Raising allegations of domestic abuse or other serious offences in private law children proceedings

Are there any difficulties in raising the issue of domestic abuse or other serious offences against a parent or child, in private law children proceedings?
Yes

The difficulties in raising issues of domestic violence, in my view, clearly do NOT arise from misunderstanding or ignorance of the law. The difficulties arise from the lack of available court time and the increasing number of litigants in person. There is clearly a lack of understanding about the forensic process and the requirements of proof amongst those who are not legally trained. Better education about this might help. I suspect the ‘I believe’ policy has done enormous harm here. Women come to court expecting to be ‘believed’ and it is a shock to find out that the court process demands proof.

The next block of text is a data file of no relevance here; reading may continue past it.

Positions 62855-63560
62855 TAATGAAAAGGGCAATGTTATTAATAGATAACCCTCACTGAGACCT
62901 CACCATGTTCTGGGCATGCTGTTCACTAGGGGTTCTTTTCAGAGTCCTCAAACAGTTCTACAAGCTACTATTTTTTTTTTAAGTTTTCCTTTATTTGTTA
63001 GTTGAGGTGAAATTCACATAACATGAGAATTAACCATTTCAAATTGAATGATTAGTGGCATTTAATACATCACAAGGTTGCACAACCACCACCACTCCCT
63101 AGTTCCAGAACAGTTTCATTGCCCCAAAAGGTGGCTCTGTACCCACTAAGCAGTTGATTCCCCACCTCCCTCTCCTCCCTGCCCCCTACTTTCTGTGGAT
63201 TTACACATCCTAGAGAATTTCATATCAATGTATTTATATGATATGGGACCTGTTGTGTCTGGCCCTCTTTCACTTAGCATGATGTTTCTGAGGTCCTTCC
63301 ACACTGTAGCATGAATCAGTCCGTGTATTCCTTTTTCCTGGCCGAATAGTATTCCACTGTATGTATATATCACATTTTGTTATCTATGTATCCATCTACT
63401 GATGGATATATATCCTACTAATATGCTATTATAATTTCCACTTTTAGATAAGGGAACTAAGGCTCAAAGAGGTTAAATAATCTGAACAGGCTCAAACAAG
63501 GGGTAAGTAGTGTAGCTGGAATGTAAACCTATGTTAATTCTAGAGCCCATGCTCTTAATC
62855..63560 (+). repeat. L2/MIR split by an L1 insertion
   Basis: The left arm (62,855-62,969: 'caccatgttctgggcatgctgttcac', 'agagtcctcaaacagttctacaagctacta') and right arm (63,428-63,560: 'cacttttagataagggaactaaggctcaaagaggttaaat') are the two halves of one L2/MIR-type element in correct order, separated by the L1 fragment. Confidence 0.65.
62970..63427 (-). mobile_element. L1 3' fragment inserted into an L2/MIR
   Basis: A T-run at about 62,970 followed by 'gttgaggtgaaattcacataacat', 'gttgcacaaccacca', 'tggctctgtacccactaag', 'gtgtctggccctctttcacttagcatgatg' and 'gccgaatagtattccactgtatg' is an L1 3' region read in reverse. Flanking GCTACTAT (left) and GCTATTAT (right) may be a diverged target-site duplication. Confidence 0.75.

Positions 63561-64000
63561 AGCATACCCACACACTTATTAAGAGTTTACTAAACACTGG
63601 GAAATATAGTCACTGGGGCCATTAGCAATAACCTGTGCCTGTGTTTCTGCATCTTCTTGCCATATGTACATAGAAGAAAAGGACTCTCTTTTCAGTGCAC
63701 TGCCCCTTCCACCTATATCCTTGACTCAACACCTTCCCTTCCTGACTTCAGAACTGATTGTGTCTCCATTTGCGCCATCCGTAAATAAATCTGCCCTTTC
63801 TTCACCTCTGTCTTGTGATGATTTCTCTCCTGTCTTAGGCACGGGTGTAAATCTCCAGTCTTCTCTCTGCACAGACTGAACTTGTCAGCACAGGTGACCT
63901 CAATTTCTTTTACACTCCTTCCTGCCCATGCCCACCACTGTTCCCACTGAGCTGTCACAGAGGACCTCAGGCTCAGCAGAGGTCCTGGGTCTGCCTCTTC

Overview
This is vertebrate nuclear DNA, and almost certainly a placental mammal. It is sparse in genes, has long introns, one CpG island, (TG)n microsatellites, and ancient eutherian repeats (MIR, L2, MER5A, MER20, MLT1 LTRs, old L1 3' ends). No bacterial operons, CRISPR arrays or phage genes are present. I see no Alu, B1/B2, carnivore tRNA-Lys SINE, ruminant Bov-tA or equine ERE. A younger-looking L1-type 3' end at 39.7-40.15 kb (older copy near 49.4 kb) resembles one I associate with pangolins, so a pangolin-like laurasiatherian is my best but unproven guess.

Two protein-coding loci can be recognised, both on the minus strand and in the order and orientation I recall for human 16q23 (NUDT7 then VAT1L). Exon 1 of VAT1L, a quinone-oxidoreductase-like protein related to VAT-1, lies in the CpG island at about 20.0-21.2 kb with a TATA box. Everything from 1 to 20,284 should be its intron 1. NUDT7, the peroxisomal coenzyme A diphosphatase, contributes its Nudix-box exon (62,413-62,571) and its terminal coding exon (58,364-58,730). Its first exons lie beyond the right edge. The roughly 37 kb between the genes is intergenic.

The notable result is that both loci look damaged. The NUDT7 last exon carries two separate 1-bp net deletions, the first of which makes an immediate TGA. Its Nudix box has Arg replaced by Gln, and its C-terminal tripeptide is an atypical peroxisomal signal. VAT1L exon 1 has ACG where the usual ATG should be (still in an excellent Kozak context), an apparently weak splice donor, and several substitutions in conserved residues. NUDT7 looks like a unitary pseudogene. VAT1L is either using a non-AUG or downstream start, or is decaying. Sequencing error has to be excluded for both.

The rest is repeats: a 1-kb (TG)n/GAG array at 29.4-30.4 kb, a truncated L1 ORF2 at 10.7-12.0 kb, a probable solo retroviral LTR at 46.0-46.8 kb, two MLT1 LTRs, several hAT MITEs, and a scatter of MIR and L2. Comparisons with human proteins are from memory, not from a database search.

Children’s voices

4 How are children’s voices taken into account in private law children proceedings where there are allegations of domestic abuse or other
serious offences? Do children feel heard in these cases? What helps or obstructs children being heard?
It is my experience over 20 years of representing children that the vast majority do NOT wish to participate in court proceedings. They want a decision to be made about their future by an adult who cares about what happens to them. They generally cannot and do not wish to engage with the evidence. My experience of guardians is generally positive; they appear to be committed and produce thoughtful and helpful reports. I have also noticed an increased willingness amongst judges to see and speak to children outside the actual proceedings, which I think is very positive.

The procedure where domestic abuse is raised

5 Are fact-finding hearings held when they should be?
No
There appears to be a reluctance to hold findings of fact on the basis that ‘it won’t help’ if there is a perception that the allegations are not ‘serious’ enough to mean that direct contact would not be ordered. This seems to offer only a short term gain; my experience is that allegations which are not ‘put to bed’ continue to cause considerable difficulty for the proper resolution of contested private law cases.